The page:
Jo Lampert is so conspicuously exotic, with her pale, elongated face and icicle-thin body, that it’s entertaining just to watch her wave her flag and model her sexy armor. The performer’s compelling stage presence and powerful alto help her survive “Joan of Arc: Into the Fire,” a flashy display of eye-catching stage tricks from director Alex Timbers. In the follow-up to his hit Imelda Marcos tale “Here Lies Love,” David Byrne contributed the book, music and lyrics for this lugubrious treatment of the 15th-century virgin saint who saved France — and, for her troubles, was burnt alive at the stake as a heretic.
The plotline follows the broad outlines of Joan’s life: the voices in the garden, the quest to see the Dauphin, the successful Siege of Orleans, the failure to take Paris, the religious showdown with the bishops. All very exciting, until it ends in her imprisonment and death.
The basic concept of this concept musical, premiering at the Public Theater, is that Joan was less inspired by the heavenly saints who launched her mission to defeat the English invaders and unify France than she was stirred by the warrior within. To this end, Timbers (who also directed “Here Lies Love”) has staged each of the main events in Byrne’s script as an epic battle. Ten exceptionally hunky male actors constitute both the English and the French armies, identifiable by the snazzy battle dress designed by Clint Ramos. (Hint: the French wear fleurs-de-lis on a field of blue, and the English fight under a blood-red cross.) In one scene (with choreography by Steven Hoggett), the actors fight themselves by wearing both sets of armor at once.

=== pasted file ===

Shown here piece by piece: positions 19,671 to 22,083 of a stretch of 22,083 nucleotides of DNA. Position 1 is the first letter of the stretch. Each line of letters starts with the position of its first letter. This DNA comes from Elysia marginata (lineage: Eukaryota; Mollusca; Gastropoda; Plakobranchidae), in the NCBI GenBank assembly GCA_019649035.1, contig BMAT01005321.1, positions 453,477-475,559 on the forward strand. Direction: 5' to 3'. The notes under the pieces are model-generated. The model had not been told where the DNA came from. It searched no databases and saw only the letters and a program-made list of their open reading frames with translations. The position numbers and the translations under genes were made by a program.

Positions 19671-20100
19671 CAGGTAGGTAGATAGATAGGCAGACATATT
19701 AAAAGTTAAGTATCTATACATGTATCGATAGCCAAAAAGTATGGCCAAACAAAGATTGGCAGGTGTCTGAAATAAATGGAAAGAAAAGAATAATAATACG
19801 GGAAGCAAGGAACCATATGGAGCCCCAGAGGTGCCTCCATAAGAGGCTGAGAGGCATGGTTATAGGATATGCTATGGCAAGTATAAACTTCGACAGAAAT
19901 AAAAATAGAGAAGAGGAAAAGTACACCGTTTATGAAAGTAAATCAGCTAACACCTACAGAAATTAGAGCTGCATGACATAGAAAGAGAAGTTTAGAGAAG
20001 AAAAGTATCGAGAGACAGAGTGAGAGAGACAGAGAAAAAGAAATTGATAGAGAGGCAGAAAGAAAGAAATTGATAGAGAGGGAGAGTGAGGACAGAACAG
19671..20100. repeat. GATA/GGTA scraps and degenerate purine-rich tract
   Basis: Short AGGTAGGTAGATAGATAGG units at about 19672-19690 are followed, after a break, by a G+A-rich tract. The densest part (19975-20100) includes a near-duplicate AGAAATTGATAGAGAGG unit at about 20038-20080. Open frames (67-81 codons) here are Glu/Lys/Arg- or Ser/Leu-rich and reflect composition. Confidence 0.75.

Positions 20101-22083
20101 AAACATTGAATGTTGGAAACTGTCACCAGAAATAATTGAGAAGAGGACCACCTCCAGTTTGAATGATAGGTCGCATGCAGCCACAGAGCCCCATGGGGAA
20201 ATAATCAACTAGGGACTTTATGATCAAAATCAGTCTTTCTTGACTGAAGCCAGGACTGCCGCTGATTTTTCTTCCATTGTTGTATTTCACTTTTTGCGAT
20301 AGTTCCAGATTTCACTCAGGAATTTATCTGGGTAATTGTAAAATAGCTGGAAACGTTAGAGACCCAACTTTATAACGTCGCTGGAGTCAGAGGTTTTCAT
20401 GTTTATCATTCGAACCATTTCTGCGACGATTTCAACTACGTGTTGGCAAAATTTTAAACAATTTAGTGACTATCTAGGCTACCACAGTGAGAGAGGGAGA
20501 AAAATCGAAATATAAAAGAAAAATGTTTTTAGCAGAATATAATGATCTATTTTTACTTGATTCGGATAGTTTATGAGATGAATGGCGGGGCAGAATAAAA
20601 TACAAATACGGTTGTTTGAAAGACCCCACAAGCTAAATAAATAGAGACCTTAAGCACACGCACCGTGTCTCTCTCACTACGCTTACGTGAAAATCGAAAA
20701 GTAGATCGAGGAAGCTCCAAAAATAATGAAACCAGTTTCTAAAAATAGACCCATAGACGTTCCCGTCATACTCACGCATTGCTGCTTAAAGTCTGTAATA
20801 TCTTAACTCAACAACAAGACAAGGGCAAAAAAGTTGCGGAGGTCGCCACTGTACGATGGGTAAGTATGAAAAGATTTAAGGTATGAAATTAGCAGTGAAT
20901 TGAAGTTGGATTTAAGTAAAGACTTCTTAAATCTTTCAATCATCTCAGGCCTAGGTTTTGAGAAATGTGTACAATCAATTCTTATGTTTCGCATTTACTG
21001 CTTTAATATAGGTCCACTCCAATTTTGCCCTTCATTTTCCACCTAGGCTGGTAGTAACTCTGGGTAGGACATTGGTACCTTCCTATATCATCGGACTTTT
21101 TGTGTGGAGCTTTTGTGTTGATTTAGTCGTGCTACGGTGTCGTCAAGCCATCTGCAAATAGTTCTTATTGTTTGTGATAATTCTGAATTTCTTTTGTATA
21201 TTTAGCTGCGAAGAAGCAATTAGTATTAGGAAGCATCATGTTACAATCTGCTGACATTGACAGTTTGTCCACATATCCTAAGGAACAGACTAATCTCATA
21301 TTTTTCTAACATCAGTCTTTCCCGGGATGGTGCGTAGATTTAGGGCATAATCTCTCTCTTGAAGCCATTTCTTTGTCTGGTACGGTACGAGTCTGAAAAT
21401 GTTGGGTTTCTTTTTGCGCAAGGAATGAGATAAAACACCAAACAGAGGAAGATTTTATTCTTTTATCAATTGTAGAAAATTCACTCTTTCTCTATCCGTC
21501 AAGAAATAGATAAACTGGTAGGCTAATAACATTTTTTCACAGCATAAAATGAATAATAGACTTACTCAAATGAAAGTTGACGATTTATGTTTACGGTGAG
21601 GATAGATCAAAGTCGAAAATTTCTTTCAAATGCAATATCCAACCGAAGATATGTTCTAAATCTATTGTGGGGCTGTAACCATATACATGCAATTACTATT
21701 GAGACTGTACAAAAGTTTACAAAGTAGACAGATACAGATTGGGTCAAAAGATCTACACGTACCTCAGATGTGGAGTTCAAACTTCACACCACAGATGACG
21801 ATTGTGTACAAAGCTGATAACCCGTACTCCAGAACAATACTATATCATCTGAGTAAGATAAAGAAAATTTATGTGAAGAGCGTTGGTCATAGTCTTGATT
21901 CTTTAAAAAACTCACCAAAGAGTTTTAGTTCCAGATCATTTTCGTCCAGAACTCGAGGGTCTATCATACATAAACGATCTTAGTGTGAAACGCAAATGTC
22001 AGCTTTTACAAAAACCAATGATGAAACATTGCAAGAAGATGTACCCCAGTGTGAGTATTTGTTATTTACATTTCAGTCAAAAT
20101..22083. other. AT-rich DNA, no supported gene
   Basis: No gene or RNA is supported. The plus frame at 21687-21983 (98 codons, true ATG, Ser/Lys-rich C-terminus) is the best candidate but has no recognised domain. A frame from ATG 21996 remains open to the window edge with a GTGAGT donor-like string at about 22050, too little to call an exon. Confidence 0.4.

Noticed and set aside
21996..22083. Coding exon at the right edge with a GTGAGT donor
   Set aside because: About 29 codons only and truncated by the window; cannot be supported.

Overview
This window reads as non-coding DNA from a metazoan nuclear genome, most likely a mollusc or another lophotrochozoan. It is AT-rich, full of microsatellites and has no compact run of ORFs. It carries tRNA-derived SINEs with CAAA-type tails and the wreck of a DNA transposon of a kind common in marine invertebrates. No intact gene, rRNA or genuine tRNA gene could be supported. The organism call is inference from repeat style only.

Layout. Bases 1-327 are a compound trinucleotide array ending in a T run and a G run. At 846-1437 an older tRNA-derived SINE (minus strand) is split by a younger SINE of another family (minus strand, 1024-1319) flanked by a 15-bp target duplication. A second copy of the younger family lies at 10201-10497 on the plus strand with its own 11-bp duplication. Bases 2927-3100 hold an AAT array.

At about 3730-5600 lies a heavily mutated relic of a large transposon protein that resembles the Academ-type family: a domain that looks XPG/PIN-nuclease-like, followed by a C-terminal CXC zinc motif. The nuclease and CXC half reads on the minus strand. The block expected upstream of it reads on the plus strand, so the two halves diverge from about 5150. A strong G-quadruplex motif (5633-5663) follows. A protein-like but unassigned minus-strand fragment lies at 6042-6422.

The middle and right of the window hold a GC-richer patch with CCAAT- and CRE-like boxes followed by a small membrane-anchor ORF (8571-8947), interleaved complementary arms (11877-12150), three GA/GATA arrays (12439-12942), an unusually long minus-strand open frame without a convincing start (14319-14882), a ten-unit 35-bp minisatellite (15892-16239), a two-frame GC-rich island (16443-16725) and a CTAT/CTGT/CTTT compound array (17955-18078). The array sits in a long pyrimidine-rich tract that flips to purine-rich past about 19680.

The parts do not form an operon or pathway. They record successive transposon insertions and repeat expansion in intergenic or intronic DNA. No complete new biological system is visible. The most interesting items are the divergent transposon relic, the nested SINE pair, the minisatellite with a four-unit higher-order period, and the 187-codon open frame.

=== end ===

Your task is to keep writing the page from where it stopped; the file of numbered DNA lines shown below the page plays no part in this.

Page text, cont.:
But Joan outshines them all with her gorgeous suit of body-hugging armor, assembled one dazzling piece at a time as she wins battle after battle. Despite undergoing multiple rough checks confirming her virginity, Joan declares: “I’m not a girl, I’m not a boy,” and Lampert’s slender androgynous form bears her out. As an alto, she also avoids the gender giveaway of those soprano head notes.
The staging is all very theatrical. Timbers gets a lot of mileage out of scenic designer Christopher Barreca’s basic set piece of steep stairs, and lighting designer Justin Townsend makes all the black surfaces look like velvet. One dramatic setting consists of full-length mirrors, artfully placed to reflect a high-backed tufted leather throne. And every battle scene appears to be fought with colorful flags, rather than swords.
But all this stagecraft is ultimately undone by the limitations of the score. Every song seems to spring from the same martial air, and the lyrics wouldn’t tax the intelligence of an eight-year-old. Better to think of this as a fashion show of the prettiest armor you ever saw.
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